- Interview with John Carpenter and Austin Stoker [23:07] – A videotaped interview with both men after a screening of the film in Hollywood in 2002, this Q&A offers insight into the film’s origins and production.
- Bishop Under Siege with Austin Stoker [7:48] – This new interview is short, but Stoker is a charismatic guy who packs a lot of information and love for acting into a limited time. He shares his memories of the cast and production alongside thoughts on his career and early life.
- The Sassy One with Nancy Loomis [12:43] – I would have preferred that Stoker get the longer of the two interviews, but Loomis has more experience working with Carpenter and the anecdotes to prove it.
Thom Eberhardt’s Night of the Comet (1984)
The world is a buzz with news that a rare comet will be passing through the atmosphere, and people everywhere make plans to go outside and watch its arrival overhead. Two people unable or uninterested in seeing astronomical history being made are sisters Reggie (Catherine Mary Stewart) and Samantha (Kelli Maroney), and as luck would have it they spend the night asleep in separate steel-lined rooms. It’s lucky because everyone else who was outside while the comet passed by was either turned to dust or transformed into a flesh-eating zombie.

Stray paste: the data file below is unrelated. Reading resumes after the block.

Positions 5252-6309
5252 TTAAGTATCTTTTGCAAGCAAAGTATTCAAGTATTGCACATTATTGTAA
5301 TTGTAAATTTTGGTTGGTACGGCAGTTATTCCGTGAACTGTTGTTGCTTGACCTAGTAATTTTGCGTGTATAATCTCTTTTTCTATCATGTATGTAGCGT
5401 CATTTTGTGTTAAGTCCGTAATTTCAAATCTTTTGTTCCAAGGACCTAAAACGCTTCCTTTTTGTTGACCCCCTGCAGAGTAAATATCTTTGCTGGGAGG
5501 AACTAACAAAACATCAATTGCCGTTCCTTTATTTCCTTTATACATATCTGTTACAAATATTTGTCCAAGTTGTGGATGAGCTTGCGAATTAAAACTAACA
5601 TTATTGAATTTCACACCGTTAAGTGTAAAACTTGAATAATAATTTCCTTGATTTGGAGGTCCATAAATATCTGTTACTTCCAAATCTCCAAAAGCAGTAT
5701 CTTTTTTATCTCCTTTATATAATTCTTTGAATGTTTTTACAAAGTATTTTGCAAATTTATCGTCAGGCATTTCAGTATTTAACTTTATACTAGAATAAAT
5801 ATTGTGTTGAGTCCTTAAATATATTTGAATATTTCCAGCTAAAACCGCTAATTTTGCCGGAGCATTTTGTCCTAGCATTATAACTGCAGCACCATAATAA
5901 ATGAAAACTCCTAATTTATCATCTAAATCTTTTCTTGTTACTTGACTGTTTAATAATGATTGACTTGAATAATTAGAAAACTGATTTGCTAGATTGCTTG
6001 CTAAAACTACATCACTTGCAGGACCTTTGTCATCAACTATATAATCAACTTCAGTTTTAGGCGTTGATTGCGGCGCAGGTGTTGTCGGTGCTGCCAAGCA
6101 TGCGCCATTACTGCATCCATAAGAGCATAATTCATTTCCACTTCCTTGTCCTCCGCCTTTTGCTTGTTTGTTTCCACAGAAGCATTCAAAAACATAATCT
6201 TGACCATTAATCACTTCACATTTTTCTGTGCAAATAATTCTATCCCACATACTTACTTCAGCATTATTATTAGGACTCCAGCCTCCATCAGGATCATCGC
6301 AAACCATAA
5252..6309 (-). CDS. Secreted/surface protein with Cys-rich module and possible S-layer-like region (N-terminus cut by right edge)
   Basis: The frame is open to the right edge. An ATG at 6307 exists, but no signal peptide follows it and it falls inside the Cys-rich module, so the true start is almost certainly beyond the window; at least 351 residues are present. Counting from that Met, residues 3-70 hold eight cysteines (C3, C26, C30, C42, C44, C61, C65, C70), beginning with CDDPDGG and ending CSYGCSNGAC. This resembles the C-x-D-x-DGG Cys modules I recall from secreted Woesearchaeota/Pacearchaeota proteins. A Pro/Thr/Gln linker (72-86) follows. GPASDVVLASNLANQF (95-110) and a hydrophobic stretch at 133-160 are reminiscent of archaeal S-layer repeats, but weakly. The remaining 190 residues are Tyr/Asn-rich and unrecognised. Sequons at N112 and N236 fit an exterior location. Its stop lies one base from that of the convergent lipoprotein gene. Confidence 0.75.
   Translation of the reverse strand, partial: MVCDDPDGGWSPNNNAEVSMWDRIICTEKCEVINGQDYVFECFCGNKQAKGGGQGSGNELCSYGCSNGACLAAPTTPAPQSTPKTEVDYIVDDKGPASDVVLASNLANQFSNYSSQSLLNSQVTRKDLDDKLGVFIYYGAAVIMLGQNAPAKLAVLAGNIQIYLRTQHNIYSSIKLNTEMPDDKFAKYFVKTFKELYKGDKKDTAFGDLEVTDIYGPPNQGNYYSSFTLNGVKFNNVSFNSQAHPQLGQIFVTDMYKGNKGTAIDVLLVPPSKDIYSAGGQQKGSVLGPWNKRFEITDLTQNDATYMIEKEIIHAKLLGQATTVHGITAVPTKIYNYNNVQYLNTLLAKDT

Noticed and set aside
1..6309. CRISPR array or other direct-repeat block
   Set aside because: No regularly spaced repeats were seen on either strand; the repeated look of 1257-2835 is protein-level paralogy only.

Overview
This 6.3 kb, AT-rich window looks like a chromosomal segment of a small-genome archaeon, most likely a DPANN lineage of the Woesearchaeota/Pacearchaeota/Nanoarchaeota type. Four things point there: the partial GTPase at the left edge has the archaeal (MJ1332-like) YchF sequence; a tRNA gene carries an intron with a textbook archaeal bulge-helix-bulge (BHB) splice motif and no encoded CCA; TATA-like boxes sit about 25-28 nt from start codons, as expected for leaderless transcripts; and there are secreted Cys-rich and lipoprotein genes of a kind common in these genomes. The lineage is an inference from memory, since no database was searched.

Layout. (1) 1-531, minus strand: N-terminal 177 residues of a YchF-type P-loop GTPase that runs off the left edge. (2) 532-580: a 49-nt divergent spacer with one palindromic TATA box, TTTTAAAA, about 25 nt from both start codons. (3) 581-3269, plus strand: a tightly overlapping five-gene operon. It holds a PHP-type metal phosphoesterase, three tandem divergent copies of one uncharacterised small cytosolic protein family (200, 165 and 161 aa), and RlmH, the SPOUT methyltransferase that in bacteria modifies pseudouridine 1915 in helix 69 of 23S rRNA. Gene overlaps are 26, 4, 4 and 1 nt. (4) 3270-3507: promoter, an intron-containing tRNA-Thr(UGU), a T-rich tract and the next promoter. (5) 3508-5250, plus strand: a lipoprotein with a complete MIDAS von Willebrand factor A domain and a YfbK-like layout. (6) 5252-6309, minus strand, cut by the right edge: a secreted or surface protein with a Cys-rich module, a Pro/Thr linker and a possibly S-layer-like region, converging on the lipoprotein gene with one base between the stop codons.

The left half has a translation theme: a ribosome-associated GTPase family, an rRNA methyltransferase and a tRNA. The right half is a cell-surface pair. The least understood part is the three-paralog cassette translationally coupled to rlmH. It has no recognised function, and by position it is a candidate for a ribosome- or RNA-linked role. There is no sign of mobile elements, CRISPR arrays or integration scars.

So obviously the girls head to a local mall to do some clothes shopping. This is ’80s L.A. after all. Their spree is cut short by the arrival of some bad guys, some government guys (and ladies), and a Chicano guy (Robert Beltran) who may just be the last worthwhile man alive. Together the three of them struggle to stay alive in a whole new world.
Night of the Comet was only Thom Eberhardt‘s second feature, but it already showed a flair for mixing genres to great effect as his script does a really good job of throwing scares and laughs at audiences in equal measure. He found greater success later with more straight forward comedies (Without a Clue and Captain Ron), but this little flick has continued to see its fans grow over the years and stands out as one of the more entertaining genre benders of the ’80s.